The Norwegian government’s move to cut inbound duty free tobacco allowances has hit Avinor revenues by as much as NOK 300 million/$27.8 million, the airport operator has said.
As reported by TRBusiness, Norway’s government halved the tobacco allowance for residents in January 2023, meaning they can now only purchase 100 cigarettes or 125g of other tax tobacco products at the airport on arrival.
There are different rules for tourists that live outside of Norway.
Speaking to TRBusiness shortly after Avinor issued “strained” nine-month 2023 results, Commercial Executive Vice President Joachim Lupnaav Johnsen confirmed the move has had a “significant impact” on Avinor’s finances.
“The effect of this change is a reduction in Avinor’s revenues of between NOK 270-300 million,” Johnsen told this title.
“In 2022, the option to exchange the tobacco quota for two extra bottles of wine was also removed. In total, and in combination with lower traffic numbers, this has made revenue development challenging for Avinor.”
Operating revenues for the first nine months of the year reached NOK 8,717m/$802.m. While this was an increase of 15.2% on 2022, operating expenses increased by almost 10% to NOK 5,798m.
Avinor: Govt. says no airports will close
Over the period, commercial income accounted for 57.3% of airport revenues.
Other factors contributing to the state-owned airport operating company’s “strained” financial position include an increase in aviation taxes, and suppressed traveller numbers.
Avinor operates 43 airports across Norway, including Oslo, Bergen, Trondheim, Stavanger and Tromsø Airports.
Over 37.2 million passengers travelled through Avinor’s airports over the nine-month period. While it represented a 12.2% year-on-year increase, the total remains 10% lower than pre-pandemic levels.
Total air movements remain 7% below 2019 figures. Avinor said recovery had been strongest among holiday and leisure trips, but business travel lagged behind.
The operator said the factors combined resulted in weaker revenue development than had been assumed. It said it had signalled the need for a “real increase” in fees.
“Together with significant backlogs following the pandemic and large investments going forward, a weakened revenue base has contributed to the challenging financial situation that Avinor is facing,” added Johnsen.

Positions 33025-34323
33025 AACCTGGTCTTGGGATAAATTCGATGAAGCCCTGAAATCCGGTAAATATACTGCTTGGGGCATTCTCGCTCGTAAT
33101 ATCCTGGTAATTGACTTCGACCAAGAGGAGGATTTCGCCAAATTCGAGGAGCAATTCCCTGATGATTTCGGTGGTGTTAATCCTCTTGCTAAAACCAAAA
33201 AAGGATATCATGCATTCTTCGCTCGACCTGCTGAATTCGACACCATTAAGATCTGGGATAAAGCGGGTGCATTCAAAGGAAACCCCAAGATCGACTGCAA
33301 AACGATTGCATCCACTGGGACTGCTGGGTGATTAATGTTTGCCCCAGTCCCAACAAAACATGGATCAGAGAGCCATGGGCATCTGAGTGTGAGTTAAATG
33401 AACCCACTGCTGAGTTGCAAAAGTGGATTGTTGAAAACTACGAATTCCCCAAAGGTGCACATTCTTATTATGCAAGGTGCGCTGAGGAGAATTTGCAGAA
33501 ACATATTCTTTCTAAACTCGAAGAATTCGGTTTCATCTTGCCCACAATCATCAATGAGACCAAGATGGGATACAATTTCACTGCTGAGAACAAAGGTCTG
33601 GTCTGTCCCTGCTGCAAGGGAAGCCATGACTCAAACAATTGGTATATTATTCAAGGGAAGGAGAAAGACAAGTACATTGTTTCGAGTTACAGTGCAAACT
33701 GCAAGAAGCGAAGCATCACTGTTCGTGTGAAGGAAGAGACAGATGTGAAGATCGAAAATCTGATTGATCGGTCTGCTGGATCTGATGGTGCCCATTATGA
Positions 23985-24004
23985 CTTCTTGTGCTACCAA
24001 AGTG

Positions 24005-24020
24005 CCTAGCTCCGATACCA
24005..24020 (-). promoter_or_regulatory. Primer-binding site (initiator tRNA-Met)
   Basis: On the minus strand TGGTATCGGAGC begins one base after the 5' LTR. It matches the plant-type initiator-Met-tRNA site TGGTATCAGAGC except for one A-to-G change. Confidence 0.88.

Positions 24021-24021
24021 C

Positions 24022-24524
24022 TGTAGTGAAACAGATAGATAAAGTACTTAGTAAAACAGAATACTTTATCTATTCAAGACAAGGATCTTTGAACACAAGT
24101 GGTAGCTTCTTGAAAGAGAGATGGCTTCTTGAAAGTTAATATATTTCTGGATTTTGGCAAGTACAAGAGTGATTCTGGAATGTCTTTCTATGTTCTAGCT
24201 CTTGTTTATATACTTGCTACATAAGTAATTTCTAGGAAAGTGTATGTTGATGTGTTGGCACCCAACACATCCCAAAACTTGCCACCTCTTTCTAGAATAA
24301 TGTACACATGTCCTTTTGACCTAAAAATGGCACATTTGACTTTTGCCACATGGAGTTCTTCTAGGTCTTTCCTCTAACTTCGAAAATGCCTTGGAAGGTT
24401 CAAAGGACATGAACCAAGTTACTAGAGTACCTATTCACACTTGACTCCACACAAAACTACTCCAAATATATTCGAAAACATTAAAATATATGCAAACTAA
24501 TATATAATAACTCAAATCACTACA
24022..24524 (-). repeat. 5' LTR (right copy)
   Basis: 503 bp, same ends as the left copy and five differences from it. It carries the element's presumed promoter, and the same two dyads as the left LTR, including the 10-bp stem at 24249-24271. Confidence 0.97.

In a statement, Avinor CEO Abraham Foss said: “Traffic remains at lower levels than before the pandemic, and forecasts of future traffic growth indicate that recovery will take longer than previously anticipated.
“In addition, there has been a significant real decline in airport taxes, which account for 50% of Avinor’s revenues, since 2019.”
A 16 November letter from the Ministry of Transport stated that the government will ensure that despite the financial situation, passengers and airlines would continue to receive a good service.
The government also pledged that no airports would be closed.
“There is uncertainty associated with future levels of air traffic, especially with regard to how technology, climate, and consumer economics may lead to changes in travel habits,” continued Foss.
“Global geopolitical and economic developments also increase uncertainty.”
Foss said that Avinor was committed to finding sustainable avenues to growth while cutting greenhouse gas emissions.
“Together with the airlines, Avinor will work for innovation and technology improvements to reconcile the goals of emission cuts and expected traffic growth.
“Mobility and efficient air transport are central to societal development and crucial in the development of Norwegian travel and business.
“New technology will change aviation as we know it today. Avinor’s social mission means that the group must facilitate further development and expected changes in air traffic,” he added.
Avinor’s Traffic Development VP Gaute Skallerud Riise expressed concern around passenger numbers in June, noting that there was “some uncertainty” heading into the winter.